Anne Frank House Felix Wong

Can you even imagine how it would be like to have to hide inside your house 24 hours a day, 7 days a week, 365 days a year? Or to not be allowed to make any noise during the day or flush a toilet to prevent tipping off anyone in the outside world that you might be there?

This, tragically, was the life for many Jews during World War II. And thanks to the publishing of her diary years after her death, teenager Anne Frank was one of the most famous ones. In addition to publishing her diary—which also happily fulfilled her dream of being a published author one day—her father (the only surviving member of the family) turned his former home/warehouse along the Prinsengracht Canal in Amsterdam into the Anne Frank House to help make the world more aware of the mal-effects of prejudice.

Although all the rooms were left empty—a wish of Mr. Frank to signify the emptiness Jewish families felt after family members were evicted and all their belongings were taken away by Nazi soldiers—it provided some insight as to how Dutch people lived during the Second World War. It was easier to put myself in their place, both literally and figuratively, and imagine how they were basically incarcerated in their own homes and had none of the freedom we enjoy today.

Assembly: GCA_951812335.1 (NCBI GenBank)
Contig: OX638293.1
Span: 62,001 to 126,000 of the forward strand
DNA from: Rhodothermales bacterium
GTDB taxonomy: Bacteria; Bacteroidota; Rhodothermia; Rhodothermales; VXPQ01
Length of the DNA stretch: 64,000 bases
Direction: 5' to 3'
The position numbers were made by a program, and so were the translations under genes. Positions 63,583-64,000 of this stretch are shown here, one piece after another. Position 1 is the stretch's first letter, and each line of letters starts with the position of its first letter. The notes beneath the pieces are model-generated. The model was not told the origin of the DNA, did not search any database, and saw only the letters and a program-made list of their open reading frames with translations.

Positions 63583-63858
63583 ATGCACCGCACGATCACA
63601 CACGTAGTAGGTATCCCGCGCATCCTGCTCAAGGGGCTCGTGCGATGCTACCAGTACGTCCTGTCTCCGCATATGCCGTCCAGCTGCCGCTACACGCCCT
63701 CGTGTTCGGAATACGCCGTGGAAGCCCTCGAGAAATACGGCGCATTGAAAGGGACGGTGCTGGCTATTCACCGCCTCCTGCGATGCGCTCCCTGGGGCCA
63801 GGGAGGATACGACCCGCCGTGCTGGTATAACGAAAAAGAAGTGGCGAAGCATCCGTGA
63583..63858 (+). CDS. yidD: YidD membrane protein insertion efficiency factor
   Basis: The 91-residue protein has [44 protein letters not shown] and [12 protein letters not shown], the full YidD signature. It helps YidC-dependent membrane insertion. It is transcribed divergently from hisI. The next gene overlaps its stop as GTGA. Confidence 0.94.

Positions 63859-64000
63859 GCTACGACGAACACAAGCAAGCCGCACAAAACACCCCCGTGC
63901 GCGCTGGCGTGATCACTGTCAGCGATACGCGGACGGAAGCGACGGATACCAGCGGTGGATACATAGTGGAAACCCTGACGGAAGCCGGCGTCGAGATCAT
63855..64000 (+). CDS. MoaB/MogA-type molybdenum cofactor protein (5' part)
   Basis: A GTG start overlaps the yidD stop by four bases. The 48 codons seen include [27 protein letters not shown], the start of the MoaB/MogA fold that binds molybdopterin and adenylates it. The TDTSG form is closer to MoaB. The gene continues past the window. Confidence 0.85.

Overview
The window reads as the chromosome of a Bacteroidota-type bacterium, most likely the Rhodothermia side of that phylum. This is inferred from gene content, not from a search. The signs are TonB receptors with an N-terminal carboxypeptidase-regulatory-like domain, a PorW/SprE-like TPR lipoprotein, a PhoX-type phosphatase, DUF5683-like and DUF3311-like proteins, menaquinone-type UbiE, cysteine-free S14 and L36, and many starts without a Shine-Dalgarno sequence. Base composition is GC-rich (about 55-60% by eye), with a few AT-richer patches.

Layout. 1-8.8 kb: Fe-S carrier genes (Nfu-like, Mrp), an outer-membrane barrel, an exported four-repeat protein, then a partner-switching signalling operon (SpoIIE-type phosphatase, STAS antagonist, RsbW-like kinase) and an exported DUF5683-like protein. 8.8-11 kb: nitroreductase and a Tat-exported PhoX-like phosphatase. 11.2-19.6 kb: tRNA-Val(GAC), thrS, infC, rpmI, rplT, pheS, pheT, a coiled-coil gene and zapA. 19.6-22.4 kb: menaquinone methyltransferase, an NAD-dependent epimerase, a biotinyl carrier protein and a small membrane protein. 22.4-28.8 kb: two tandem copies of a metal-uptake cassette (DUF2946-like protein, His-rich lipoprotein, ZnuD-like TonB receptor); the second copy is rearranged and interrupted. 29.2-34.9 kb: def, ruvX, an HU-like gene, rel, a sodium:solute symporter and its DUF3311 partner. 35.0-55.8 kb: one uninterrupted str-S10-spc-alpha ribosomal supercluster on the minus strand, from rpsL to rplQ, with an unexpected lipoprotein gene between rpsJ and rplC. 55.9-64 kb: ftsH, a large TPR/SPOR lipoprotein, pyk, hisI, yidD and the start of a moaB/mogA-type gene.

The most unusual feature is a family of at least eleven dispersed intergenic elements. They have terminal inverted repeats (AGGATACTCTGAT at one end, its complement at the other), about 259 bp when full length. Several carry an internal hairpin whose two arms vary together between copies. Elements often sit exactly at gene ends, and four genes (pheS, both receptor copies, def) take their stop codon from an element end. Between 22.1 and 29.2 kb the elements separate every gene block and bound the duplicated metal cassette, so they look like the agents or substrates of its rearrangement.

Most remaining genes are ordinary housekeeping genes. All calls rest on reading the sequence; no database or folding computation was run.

Snippets from Anne Frank’s Diary—a book I would like to re-read—were also posted in the house. There also was a video of an interview of Mr. Frank expressing how many of the deeper thoughts he read in Anne’s diary had completely surprised him, particularly because he had known her all her life and spent every day with her. He said he now believes that most parents do not truly know their children.

Another interesting part of my visit was watching another video after touring the house, which raised questions and took instantaneous polls of modern day controversies involving prejudice. Some issues included the banning of wearing headscarves in public schools or even the U.S. army, the ban on wearing Nazi symbols like the swastika in Germany, and the ban on gays in the Boy Scouts.

The Anne Frank House did get me to think about prejudice that remains in the world today, and also to not take for granted the ability to leave my own home.

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